by Kitty Boots

Five seconds after I opened my eyes I catapulted from my bed and looked out the window. Please don't rain today, I thought. The Blue Ridge Mountains were tangled in their usual mist, but the early morning sky looked good. A few mare's tails, the sun in it's usual place.

Mom made hamburger patties the night before.  Sweet onion slices in waxed paper, juicy tomatoes from our garden. We had hotdogs, too, and homemade potato salad packed in a clean glass mayonnaise jar. Coca-cola in green bottles, nestled in ice at the bottom of the cooler.

I  already had my bathing suit on under my shorts and t-shirt. Running out of the house barefoot, I helped Daddy load the car. Beach inflatables, towels, folding chairs. Charcoal briquettes and beer. I lingered by a mimosa tree next to the carport. Feathery, sweet flowers attracted hummingbirds. They dueled over territory as I watched. Mom called to me to put on shoes, or at least, sandals. She was always afraid we'd get hookworms.

Ignoring my brothers, the three of us scrunched in the back seat, I looked out the window. There were special things, familiar things I wanted to see. Sonny's Country Store was visible across the cornfield from our house. I liked to look at it up close. The attached garage door was open and I got a glimpse of his stock car. I went to school with his daughter, Karen. She was always talking about Hank Williams, her mother wore her hair long. Mom had a home-perm and listened to Frank Sinatra. Karen talked a lot about Jesus, too. When my dad started taking golf lessons, we stopped going to church.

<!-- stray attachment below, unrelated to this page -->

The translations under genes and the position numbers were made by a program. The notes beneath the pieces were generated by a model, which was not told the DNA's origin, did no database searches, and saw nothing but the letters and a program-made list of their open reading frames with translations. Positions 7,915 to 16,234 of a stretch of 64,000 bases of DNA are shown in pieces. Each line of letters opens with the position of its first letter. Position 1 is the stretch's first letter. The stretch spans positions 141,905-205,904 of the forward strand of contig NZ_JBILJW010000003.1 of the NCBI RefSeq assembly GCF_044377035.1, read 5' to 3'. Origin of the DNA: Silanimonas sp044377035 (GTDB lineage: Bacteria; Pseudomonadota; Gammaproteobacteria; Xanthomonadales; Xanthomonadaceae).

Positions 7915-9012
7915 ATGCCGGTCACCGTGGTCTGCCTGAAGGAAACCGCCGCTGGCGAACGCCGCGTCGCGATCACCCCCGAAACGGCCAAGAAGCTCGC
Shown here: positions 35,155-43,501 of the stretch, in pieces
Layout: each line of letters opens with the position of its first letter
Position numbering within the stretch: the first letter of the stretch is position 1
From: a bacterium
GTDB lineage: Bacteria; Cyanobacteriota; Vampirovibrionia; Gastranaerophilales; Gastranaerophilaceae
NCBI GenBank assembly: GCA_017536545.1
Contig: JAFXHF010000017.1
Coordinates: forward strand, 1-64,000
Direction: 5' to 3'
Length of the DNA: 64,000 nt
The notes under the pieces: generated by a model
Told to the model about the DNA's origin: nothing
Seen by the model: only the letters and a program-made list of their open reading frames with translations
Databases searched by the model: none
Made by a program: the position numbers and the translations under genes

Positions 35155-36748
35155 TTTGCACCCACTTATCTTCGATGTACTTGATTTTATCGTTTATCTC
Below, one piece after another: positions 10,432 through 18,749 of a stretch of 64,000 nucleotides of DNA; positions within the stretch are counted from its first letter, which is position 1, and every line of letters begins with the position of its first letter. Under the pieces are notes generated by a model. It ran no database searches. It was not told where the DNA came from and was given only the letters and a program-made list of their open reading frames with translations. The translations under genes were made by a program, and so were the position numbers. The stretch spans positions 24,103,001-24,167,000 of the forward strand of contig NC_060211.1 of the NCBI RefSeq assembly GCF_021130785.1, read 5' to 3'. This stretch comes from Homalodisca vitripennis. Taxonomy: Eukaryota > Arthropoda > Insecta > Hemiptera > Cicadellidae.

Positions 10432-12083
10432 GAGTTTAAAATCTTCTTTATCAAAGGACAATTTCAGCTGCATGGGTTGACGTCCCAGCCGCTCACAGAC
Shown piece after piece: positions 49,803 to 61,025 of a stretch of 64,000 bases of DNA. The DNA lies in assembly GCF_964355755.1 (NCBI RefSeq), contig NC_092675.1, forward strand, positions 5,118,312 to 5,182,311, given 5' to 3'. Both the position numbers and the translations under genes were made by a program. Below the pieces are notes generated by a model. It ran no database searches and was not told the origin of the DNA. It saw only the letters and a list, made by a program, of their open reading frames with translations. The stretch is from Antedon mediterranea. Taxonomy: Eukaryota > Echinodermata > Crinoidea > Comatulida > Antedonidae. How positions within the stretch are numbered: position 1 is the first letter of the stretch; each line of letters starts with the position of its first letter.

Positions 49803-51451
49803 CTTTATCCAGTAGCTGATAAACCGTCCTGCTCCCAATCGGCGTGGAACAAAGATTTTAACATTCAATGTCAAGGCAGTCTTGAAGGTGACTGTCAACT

The two-lane road took us past farms, hilly, patch-worked with pastures. Scrawny cows, pigs in a muddy pond, groups of straw-hatted men outside the general store at Stuarts Draft. The carved wooden bear in front of the tourist cabins. I inhaled it, the anticipation becoming almost unbearable as we reached the entrance to the George Washington National Forest.

Unloading the car, arms full, we walk on wooden bridges, past picnic shelters with huge flagstone fireplaces, rough-hewn beams, a creosote smell. I can't hold it any longer and I run to the beach, throwing off my t-shirt and shorts, sneakers kicked off at the water's edge.

Mom and Daddy set up a spot on the beach, blow up inner tubes. Mine is in the shape of a swan and I imagine floating across the lake, regal, except my butt falls through the bottom, I get dunked, water up my nose. Jimmy and Bruce play in the shallows. I hear their cries, "Mommy, Daddy, watch this!".

A few hours later it starts to rain, not a downpour, just enough to raise some steam, wash dust off the leaves, adorn ferns with crystal droplets. Shivery, sandy, wrapped in towels we eat lunch. Mom makes us wait an hour after we eat to go back into the water.

Daddy and I explore a small stream by the picnic shelter. He shows me how to gently overturn rocks and find small crayfish, hellgrammites. "These would be great bait," he says. Out of the forest duff,  magic appears, crawling from under damp leaves. Newts. Pink with red spots. Elfin amphibian jewels. Translucent, delicate, docile. I collect handfuls of them.